In forming a new Society, the plan visit separately for their mutual acoriginally proposed was merely to commodation. provide for those who labour under The Treasurer and Clerk shall have chronical diseases, or are otherwise a voice in the meetings of the Direcincapacitated for labour. But upon tors, and shall not be changed; but mature deliberation, it has been shall continue in office as long as they thought more advisable, as it cer. find it convenient, and give satisfactainly will be more extensively useful, tion to the Directors, and to the So. to establish a Society for the relief ciety at large. of all who cannot in any other lawful The Directors, Treasurer, and way obtain necessary subsistence. Clerk, in common with the other The attempt is arduous. But what Visitors, shall take charge of small Districts, to be visited weekly. They the capital of Ultima Thule ; and so! shall likewise meet regularly once a withstanding its northen latitude, werk, at such time and place as may and variable climate, I could have be found most couveniunt ; when they wished that my stay had been proshall examine the lists given in by all tracted somewhat longer. The winth- Visitors, so as to enable them in ter is the season of mirth and festivi. a judicious and discerning manner to ty in, that country, and business is give a due proportion of the funds to altogether laid aside unul the white each Dis' rict, and general instructions and downy mantle of nature is withwith regard to the distribution of it. drawn), and returning spring permits Birthe Visitors shall have a discre- a communication with others. tionary power to deal out the sums Although my stay was but short, allotted to them, in the manner which yet from the frequent and easy nathey think best adapted to the neces- ture of my intercourse with many of sities of all the Applicants.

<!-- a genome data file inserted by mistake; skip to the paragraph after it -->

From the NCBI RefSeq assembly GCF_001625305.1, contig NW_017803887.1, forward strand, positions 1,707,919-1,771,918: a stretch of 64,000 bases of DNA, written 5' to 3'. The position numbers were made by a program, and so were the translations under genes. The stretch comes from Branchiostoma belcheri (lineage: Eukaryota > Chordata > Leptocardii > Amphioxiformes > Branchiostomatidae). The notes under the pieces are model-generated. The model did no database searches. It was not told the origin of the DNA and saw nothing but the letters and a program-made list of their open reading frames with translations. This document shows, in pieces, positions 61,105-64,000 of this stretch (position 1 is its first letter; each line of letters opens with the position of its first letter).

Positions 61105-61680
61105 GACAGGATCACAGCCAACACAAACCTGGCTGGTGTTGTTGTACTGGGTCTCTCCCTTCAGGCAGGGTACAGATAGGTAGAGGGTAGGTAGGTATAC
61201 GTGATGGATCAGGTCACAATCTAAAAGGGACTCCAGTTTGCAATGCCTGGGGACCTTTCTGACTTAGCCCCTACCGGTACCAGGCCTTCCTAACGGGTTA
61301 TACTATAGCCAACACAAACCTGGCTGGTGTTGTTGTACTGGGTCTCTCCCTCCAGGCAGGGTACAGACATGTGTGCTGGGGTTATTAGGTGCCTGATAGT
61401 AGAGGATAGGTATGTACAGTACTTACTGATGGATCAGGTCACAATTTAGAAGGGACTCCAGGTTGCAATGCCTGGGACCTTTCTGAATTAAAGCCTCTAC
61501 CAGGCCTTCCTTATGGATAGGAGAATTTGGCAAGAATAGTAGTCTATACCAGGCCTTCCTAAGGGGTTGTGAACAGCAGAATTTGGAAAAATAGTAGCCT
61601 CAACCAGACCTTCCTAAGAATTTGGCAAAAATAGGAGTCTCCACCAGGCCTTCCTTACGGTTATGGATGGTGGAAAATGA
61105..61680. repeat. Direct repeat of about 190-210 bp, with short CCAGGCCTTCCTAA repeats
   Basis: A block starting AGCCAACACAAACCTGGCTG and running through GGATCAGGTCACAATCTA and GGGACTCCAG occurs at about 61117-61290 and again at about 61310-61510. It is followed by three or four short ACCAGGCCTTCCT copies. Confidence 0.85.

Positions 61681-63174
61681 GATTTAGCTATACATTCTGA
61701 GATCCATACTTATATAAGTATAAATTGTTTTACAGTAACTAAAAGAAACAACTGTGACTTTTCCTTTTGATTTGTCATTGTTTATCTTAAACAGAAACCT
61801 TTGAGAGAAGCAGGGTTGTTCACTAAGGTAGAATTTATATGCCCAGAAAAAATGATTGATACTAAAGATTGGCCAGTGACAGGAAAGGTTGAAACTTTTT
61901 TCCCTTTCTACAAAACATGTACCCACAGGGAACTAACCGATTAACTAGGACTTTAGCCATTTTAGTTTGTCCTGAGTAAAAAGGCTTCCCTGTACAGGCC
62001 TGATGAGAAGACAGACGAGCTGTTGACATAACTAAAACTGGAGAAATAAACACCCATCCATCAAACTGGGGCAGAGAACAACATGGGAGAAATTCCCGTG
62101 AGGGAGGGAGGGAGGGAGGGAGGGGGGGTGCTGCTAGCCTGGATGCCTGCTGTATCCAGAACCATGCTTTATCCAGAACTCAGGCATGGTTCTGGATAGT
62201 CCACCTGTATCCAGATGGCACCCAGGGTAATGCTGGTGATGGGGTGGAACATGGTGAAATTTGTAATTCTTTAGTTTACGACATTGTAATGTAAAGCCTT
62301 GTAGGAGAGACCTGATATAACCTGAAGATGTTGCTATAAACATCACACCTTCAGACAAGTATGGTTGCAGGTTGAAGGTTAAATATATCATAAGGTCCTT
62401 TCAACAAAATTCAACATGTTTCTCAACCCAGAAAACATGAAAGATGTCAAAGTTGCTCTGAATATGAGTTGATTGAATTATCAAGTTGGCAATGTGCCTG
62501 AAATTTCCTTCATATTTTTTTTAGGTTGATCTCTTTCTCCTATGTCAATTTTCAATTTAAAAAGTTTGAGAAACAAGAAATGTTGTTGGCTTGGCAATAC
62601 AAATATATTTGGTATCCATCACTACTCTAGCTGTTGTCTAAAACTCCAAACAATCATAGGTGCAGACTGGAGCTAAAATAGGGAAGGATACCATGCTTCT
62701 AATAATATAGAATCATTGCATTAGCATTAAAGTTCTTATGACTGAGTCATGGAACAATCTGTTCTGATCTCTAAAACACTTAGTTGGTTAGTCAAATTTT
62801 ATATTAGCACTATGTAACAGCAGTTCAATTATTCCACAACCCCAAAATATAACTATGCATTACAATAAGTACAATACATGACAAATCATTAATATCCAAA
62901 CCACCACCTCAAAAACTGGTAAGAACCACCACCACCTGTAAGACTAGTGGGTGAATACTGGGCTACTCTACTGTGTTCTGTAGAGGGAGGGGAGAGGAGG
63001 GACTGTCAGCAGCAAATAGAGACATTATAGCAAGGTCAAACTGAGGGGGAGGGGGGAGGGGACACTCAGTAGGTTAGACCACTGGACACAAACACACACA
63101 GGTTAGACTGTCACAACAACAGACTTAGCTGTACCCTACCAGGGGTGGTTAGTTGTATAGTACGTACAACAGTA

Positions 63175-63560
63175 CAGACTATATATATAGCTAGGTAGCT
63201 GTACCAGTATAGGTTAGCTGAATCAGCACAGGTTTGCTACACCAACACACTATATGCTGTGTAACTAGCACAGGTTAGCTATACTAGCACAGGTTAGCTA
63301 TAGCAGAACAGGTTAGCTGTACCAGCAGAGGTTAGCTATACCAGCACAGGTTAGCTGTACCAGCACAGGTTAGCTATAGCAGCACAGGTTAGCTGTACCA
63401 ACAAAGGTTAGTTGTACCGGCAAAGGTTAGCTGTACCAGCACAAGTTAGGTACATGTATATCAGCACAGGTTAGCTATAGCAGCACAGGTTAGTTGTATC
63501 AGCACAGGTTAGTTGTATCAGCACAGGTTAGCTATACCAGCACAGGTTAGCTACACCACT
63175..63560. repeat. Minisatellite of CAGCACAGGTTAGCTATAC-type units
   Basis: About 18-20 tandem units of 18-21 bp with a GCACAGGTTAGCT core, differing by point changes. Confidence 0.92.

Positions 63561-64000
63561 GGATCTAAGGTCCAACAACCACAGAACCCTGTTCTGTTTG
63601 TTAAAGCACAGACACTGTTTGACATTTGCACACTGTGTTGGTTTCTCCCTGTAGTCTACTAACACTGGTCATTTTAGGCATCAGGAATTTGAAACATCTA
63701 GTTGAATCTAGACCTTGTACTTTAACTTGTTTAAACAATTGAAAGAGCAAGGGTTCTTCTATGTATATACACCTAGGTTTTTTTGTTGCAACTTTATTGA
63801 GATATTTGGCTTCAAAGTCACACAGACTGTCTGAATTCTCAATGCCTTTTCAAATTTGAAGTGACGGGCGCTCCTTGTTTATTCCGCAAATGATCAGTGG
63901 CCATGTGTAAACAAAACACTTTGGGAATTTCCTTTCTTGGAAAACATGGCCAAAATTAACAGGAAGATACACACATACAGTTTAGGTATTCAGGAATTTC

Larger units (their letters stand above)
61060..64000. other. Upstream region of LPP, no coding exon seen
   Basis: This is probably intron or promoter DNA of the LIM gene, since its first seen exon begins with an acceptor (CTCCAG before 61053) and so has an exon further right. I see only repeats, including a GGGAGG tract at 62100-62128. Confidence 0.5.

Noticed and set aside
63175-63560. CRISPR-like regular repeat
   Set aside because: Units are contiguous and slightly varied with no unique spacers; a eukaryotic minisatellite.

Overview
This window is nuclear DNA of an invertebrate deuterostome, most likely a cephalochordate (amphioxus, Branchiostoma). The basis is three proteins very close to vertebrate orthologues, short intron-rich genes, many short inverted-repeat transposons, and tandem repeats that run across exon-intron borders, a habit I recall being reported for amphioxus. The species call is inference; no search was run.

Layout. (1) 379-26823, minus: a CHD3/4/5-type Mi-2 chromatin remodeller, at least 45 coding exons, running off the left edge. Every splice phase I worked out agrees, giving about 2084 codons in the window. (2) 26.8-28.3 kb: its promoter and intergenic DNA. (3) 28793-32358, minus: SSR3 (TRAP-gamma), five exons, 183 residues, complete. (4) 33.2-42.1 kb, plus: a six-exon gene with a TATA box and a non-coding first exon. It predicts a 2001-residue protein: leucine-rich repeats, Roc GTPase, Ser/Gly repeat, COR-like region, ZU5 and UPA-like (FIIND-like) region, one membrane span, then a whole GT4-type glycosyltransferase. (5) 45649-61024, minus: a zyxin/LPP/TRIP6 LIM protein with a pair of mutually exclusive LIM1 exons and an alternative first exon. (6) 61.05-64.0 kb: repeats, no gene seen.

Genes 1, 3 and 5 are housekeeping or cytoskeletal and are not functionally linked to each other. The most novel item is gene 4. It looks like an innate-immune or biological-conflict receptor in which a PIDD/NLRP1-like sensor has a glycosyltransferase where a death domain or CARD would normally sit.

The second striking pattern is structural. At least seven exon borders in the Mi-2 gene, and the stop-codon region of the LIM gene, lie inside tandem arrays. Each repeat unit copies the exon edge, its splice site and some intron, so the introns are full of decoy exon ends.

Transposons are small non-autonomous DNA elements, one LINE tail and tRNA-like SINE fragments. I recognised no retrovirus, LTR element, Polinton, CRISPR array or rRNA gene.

them, I had an opportunity of seeThe operations of the Society are ing a good deal of the character and confined to the City and Suburbs disposition of the Lerwegians. I within the Toll bars, and places at think they are naturally kind and equal d stances. A district of a con. hospitable; for they seem to feel a venient size, not very extensive, is to pleasure in shewing civility to stranbe allotted to every two of the Visi- gers even where no interested motive tors, and to be so exactly defined as can be supposed to influence them ; to prevent any darger of mistaking and when a person has been formally its limirs. Those Visitors shall either introduced io their acquaintance, if reside in their own Districts, or so he be a man of character and agreenear them as to prevent their duty able manners, he can literally make from being burdensome ; and they their houses his own. Yet several shall take charge of all the persons of them confessed to me, that, on the who are objects of the Society's boun. score of hospitality, Lerwick was ty within their own bounds, but have much inferior to what it had been no immediate concern with any other; some years ago, when few worthies and their weekly visitations are indis. Aourised among them, who, like ihe pensable.